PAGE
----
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Yes, is the short answer.
Some years, eg last, I couldnt start my 'bean trench' for this yrs' crop until the next Spring. Ok, not all the vegetable waste that I'd used had completely rotted down, but by the time I dismantled the wigwam in late summer- very bad yr for growing for me- no sign of the trench filling remained & the soil was in good condition.
I now try & adopt the trench policy to improve any new bed that I start, which is usually from removing more of the lawn! J.
Hammy2 wrote (see)
I use Bokashi for my kitchen waste. Can I use the contents of my filled bin in the composting trench?
Had to look to see what a Bokashi is-it seems to transform all waste including cooked food scraps into compost
Providing it has done that than yes-I would be wary about throwing uncomposted food waste into an open trench-rats etc will love it.
my husband does a trench each year in a different spot ,this not only helps to spread the compost to each part of the veg patch but rotation prevents the spread of diseases.
Hello gardener, composting trench is a very effective practice-the best to utilize kitchen food, leaves etc.for enrich the soil. Your wastes have half a year to rot. Then worms and microbes can populate the soil. Organic wastes are not compost. Only when they are rotting, the plant roots can split up the nutrients. In our region we have a very poor soil. Therefore, we apply a similar principle. We call it Bokashi. Because we have no seasons we can't wait until a usable compost is created.For the faster nutrient availability, we use EM, living microorganisms. The EMs ferment organic substances in approximately 1-2 weeks. Thus, you have a revaluated organic compost available throughout the year.I have friends in the UK, Australia and United States, which also use this method.Maybe for you also a consideration.For a little more information please look here:The Easy Bokashi .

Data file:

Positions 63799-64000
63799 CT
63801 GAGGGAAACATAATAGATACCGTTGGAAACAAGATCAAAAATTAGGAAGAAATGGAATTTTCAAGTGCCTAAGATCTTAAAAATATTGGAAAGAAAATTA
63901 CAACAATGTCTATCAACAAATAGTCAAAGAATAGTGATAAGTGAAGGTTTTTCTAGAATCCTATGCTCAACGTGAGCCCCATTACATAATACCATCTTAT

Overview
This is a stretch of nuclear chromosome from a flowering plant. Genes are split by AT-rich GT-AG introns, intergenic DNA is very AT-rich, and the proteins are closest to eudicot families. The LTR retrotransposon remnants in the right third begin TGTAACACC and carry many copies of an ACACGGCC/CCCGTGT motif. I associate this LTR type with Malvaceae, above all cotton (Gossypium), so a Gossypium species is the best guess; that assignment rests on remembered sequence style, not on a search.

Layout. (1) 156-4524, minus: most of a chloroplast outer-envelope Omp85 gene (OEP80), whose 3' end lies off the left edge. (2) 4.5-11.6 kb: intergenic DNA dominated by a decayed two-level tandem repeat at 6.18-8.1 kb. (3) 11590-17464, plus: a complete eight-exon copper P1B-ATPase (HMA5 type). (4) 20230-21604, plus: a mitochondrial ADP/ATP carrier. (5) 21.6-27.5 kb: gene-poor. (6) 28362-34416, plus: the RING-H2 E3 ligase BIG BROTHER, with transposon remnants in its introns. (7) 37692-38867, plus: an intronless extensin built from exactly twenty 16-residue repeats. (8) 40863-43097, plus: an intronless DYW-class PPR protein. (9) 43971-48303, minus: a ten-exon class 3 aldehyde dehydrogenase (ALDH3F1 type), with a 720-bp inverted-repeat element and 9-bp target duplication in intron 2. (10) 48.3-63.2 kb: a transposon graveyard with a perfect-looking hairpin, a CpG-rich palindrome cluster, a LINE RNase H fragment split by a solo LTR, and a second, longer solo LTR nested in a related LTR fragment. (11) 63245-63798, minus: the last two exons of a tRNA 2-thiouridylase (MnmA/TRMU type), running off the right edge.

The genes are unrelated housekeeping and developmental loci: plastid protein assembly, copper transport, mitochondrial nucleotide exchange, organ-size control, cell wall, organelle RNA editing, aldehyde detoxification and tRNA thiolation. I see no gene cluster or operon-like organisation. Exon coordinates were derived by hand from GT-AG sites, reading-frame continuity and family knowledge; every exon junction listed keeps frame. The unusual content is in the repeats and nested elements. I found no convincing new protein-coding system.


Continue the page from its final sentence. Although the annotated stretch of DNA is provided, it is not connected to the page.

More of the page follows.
Best organic greatings, ThaiGer.
"To know what we know, and know what we do not know, that is understanding."(Confucius)
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A couple of questions:
- If you put potato peelings in a trench like this won't they sprout?
- Can you grow other crops like lettuce or spring onions using this system or would it be too rich?
Looking at the pic again I think they're probably parsnip peelings. (Eyesight is going ). Peas and sweet peas are a good idea. No point runner beans as nobody likes them except me!
I think you can put in botato peelings,certainly small large, cut it thin and short.On the pic also I can see some large waste, if cut smaller and thin you have faster a usable basic compost.I think so.Best organic greetings, ThhaiGer
No. It works for bean trenches, as you throw the stuff in through the winter and plant beans in may./june. If you are planting roses, or fruit trees you need to do it in the next three months, and I would sprinkle bonemeal in the soil used to back fill the hole.
The badgers keep digging up my veg beds and rats have moved into the compost heap. Any ideas to cope with this?
Not sure what the badgers are looking for - worms and grubs probably - not sure what you can do about that other than electric fencing which is what I would try.
As for the rats, don't put any potatoes or potato peelings in your compost heap - my brother is a potato farmer and says that rats will gnaw through concrete to get at potatoes - their favourite food. Also, rats like warm dry places - keep your compost damp and regularly turned and stirred to aerate it - it will disturb the rats and drive them away to look for somewhere quieter, and it will produce better compost.
The other deterrent for rats is to simply make them aware that you are frequently about. Hit the compost heap with a stick, walk past several times. My bins are just next to where I park the car so any rat would be often disturbed. I do 'compost master' events and all the people this summer who said that they had rats in their compost seemed to keep chickens. A couple of compost bins may be the answer, with a very sturdy metal grid underneath so necessary bugs etc. can get in but the rats can't.